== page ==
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12/07/10 4:22 PM EST

Yost leaning toward Aviles at third base

LAKE BUENA VISTA, Fla. -- Who might be the Royals' third baseman coming out of Spring Training?

Rookie Mike Moustakas? Incumbent Wilson Betemit?

If you're looking for an answer from manager Ned Yost, as reporters did at the Winter Meetings on Tuesday, the answer would be Mike Aviles.

Nothing is definite or etched in stone. After all, it's not even Christmas yet, and who knows what Yost might find under his tree.

But there's no doubt that on Tuesday, Yost was leaning toward Aviles, the Royals' Player of the Year in 2008 as a hard-hitting shortstop.

"As we stand here today, yeah, I think Mike Aviles can play third base," Yost said. "I think he can do it efficiently and productively, but that's going to be up to him."

Aviles went through Tommy John surgery and lost most of 2009, then emerged as the primary second baseman last season when Chris Getz was injured and slumped. Aviles surged late in the season, suddenly finding his power (12 extra-base hits in his last 20 games) and throwing more like his pre-surgery days.

"He turned me around the last month of the season and really picked his game up offensively and defensively to the point where he's the type player that I like having on the field, but he's going to have to make it happen," Yost said.

Aviles finished the season with a .304 average, and six of his eight homers came in those last 20 games.

When Yost was asked if Minor League sensation Moustakas would get a shot at winning the third-base job, the manager hesitated.

"I wouldn't say that," Yost said. "I would say we plan to look at Moustakas. I'd feel better with that. I think we're going to come in and see where Moose is. Is he going to play a lot in Spring Training? Yeah. We're going to get a good look at him, see where he is and go from there."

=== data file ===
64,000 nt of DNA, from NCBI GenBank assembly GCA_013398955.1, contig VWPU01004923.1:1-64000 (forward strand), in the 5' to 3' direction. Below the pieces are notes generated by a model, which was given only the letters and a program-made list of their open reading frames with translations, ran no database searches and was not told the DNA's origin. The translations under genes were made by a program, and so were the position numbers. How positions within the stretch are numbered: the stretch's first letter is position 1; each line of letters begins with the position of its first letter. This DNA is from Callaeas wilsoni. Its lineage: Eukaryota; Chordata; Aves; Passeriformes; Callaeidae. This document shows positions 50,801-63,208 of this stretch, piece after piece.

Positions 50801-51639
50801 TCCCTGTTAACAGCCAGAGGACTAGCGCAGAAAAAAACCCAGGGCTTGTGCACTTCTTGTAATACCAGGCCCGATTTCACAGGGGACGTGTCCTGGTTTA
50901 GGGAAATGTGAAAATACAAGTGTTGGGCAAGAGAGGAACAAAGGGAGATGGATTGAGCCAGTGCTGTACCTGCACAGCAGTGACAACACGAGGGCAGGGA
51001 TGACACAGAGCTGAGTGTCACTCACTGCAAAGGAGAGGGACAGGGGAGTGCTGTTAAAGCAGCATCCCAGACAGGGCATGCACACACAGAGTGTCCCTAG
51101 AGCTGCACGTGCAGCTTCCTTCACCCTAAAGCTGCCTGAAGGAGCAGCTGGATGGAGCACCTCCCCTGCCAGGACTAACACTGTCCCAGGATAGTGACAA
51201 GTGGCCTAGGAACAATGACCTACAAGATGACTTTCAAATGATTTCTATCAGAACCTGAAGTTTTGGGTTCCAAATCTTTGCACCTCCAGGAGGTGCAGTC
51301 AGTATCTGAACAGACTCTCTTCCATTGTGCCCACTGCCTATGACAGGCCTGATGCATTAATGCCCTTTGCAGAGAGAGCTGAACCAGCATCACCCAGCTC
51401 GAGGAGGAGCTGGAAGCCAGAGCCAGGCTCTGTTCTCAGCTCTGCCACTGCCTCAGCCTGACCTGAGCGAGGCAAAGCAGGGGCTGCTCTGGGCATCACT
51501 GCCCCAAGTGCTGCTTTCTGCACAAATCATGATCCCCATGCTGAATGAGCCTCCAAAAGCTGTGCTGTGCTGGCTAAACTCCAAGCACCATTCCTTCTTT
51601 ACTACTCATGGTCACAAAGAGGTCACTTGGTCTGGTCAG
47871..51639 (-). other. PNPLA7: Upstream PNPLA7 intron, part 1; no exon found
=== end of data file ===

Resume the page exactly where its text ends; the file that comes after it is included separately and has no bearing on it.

General manager Dayton Moore has said all along that Moustakas was likely to start next season with Triple-A Omaha.

Betemit became the regular third baseman after Alberto Callaspo was traded to the Angels on July 22. Yost noted that Betemit did just fine in his first month on the job, but the manager noted his legs seemed to get "heavy" after that.

"He fits into a lot of places, because he's a very valuable guy -- a power-hitting switch-hitter that can hit for average," Yost said.

But Yost feels that Betemit would be more effective if limited to regular duty no more than four games a week and would be more valuable as a swing player at third, second or first base and in the outfield. As a switch-hitter, Betemit would give Yost a right-handed option in what currently is an all left-handed-hitting outfield -- Alex Gordon in left, Gregor Blanco or Jarrod Dyson in center and Mitch Maier in right.

Yost is also counting on Getz, coming off a season ended by a concussion, to resume his job as the regular second baseman. He sees Getz as important in helping the Royals shake off their shackles as the American League's lowest-ranking defensive team.

Yost will let the tussle between Billy Butler and Kila Ka'aihue over first base and designated hitter play out during spring camp. And he made it clear that he's extremely happy with the way shortstop Yuniesky Betancourt progressed both in the field and at the plate last year.

Pitching? Well, that all hinges on if ace Zack Greinke is traded or returns. And Yost sounded very much like a Greinke fan.

"I love Zack Greinke, I love his competitiveness," Yost said. "Watching the World Series and you watch [Tim] Lincecum throw, he reminds me of Zack a lot, because he's got pitches that he can put you away with right now."

Once Yost got rolling about Greinke, he could hardly stop.

"He's got a fastball that he can sink, that he cuts a little bit, that he gets up to 97 mph," said Yost. "He's got a put-away slider, a put-away changeup, he's a bona fide No. 1 starter. His competitiveness is unparalleled to anybody I've seen on the mound. He's a dogged competitor, wants to win with every fiber of his being. He's a phenomenal, talented player and we've got him for two more years, and that makes me happy.

"But Zack's like all of us, he wants to win, and Zack knows there's a short window to win. His career is not going to last forever and he wants to maximize the time he has. And we're trying to speed up the process for him -- we're trying to win, too. And when is that time going to come? Probably a year or two down the road, but he's of a mind that 'I want to win.' So if a situation develops and it makes sense for us, it's something we'll surely consider."

Dick Kaegel is a reporter for MLB.com. This story was not subject to the approval of Major League Baseball or its clubs.